When you activate the Quick Selection Tool, it will automatically be set to create a New Selection, the first brush icon in the row of three icons. Select the second icon to Add to a Selection that is already made. Although once you create a selection, the tool automatically switches to this icon, allowing you to add to the selection easily.
Then, select the last icon to Subtract from a Selection if you have selected too much. You can also hold in Alt (Win) or Option (Mac) while brushing over areas to subtract from the selection.
The Brush pop-up menu allows you to adjust the size of the brush. Click on the arrow to open the menu and use the slider to resize the brush. A different size brush enables you to select larger areas quicker or refine your selection better with a smaller brush. You can also use [ to decrease the size of the brush or ] to increase the size.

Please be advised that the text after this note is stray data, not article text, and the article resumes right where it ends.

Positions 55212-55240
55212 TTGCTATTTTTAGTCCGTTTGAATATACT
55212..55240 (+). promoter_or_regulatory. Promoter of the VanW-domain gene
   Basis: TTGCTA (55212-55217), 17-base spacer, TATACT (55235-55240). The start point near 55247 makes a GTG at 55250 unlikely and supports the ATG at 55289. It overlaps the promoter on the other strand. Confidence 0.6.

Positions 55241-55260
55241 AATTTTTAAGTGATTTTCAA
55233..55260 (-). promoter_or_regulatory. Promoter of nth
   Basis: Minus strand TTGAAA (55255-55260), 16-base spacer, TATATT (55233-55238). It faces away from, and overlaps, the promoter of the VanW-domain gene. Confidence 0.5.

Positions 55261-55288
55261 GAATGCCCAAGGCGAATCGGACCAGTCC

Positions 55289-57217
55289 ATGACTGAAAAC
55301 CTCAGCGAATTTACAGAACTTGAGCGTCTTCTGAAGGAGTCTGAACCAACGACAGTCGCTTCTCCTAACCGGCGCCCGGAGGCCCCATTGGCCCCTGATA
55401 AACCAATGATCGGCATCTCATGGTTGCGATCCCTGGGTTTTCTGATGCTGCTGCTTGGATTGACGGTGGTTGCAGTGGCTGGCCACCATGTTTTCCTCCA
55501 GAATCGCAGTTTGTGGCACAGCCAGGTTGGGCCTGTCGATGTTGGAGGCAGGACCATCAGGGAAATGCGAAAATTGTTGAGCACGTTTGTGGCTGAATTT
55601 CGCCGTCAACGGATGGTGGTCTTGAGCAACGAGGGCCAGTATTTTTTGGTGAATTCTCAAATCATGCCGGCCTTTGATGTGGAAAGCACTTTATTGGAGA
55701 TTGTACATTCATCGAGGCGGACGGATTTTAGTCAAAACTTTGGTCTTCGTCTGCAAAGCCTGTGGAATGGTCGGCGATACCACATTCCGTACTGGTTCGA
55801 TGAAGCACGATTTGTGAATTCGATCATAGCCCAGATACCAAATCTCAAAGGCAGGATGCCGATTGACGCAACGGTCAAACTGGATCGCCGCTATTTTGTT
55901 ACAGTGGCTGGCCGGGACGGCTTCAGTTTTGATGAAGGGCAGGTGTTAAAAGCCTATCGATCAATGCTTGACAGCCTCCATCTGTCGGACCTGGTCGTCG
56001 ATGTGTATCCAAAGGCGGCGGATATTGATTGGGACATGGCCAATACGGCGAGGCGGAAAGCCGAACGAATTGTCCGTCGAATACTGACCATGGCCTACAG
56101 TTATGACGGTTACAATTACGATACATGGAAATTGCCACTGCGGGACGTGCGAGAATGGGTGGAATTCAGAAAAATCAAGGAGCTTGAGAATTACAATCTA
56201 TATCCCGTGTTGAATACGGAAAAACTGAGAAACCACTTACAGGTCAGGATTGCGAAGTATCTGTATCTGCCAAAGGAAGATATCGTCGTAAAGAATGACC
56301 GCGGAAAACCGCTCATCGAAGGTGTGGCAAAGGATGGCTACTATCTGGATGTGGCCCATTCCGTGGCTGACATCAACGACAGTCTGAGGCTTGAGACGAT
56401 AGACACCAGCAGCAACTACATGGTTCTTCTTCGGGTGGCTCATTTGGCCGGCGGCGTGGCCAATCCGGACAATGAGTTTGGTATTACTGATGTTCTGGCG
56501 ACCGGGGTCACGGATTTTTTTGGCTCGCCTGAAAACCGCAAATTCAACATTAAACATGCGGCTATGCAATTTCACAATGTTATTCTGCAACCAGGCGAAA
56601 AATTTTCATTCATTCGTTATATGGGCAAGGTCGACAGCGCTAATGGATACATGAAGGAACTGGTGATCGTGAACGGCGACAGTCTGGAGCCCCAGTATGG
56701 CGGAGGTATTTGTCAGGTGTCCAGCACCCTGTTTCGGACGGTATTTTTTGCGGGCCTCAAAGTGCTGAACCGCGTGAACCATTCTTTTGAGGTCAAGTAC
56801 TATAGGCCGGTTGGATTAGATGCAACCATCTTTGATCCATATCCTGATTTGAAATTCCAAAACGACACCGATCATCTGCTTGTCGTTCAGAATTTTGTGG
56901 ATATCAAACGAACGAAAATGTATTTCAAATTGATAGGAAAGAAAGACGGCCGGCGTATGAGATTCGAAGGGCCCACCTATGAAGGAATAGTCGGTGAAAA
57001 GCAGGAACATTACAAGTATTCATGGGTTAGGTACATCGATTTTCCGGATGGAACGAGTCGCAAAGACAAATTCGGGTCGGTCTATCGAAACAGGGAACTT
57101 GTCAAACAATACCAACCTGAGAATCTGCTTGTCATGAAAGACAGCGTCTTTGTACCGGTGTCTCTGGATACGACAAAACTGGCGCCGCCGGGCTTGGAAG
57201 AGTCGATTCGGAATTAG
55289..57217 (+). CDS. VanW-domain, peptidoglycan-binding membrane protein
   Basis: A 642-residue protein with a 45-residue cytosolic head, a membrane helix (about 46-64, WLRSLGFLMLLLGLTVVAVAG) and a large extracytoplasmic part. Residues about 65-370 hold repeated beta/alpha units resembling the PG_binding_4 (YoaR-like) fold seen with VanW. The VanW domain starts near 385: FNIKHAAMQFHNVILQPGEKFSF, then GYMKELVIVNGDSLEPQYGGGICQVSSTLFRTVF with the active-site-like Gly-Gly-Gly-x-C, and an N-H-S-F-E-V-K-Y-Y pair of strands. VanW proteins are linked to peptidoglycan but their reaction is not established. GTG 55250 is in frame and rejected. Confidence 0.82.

Check Sample All Layers if you want the selection to factor in information from all layers in your project and not only the active layer.
Then check Enhance Edge to reduce the roughness of the selection boundary. This button automatically applies edge refinement to the selection, which will help when cutting an object out of the background to produce a cleaner look.
To skip painting over the subject you want to select, you can also press the Select Subject button. Photoshop will automatically detect the image’s subject and create a selection around it. You can then refine the selection further if needed.
This option is best used on images with a clear subject and not multiple objects that could be seen as the picture’s subject.
Press Select and Mask to open up a workspace that offers a range of tools to refine the selection better. The options in this workspace allow you to shift the edge, paint over areas to select more precisely, and select hair in an image for those tricky strands of hair that are difficult to select correctly.
How To Create Selections Using The Quick Selection Tool In Photoshop
To use the Quick Selection tool in Photoshop, click and drag over the area you wish to select. Photoshop will automatically snap the selection to the edge of your subject. Continue until the entire subject is selected. To remove part of a selection, hold Alt or Option and paint over unwanted areas.
Now let’s break that down more in-depth.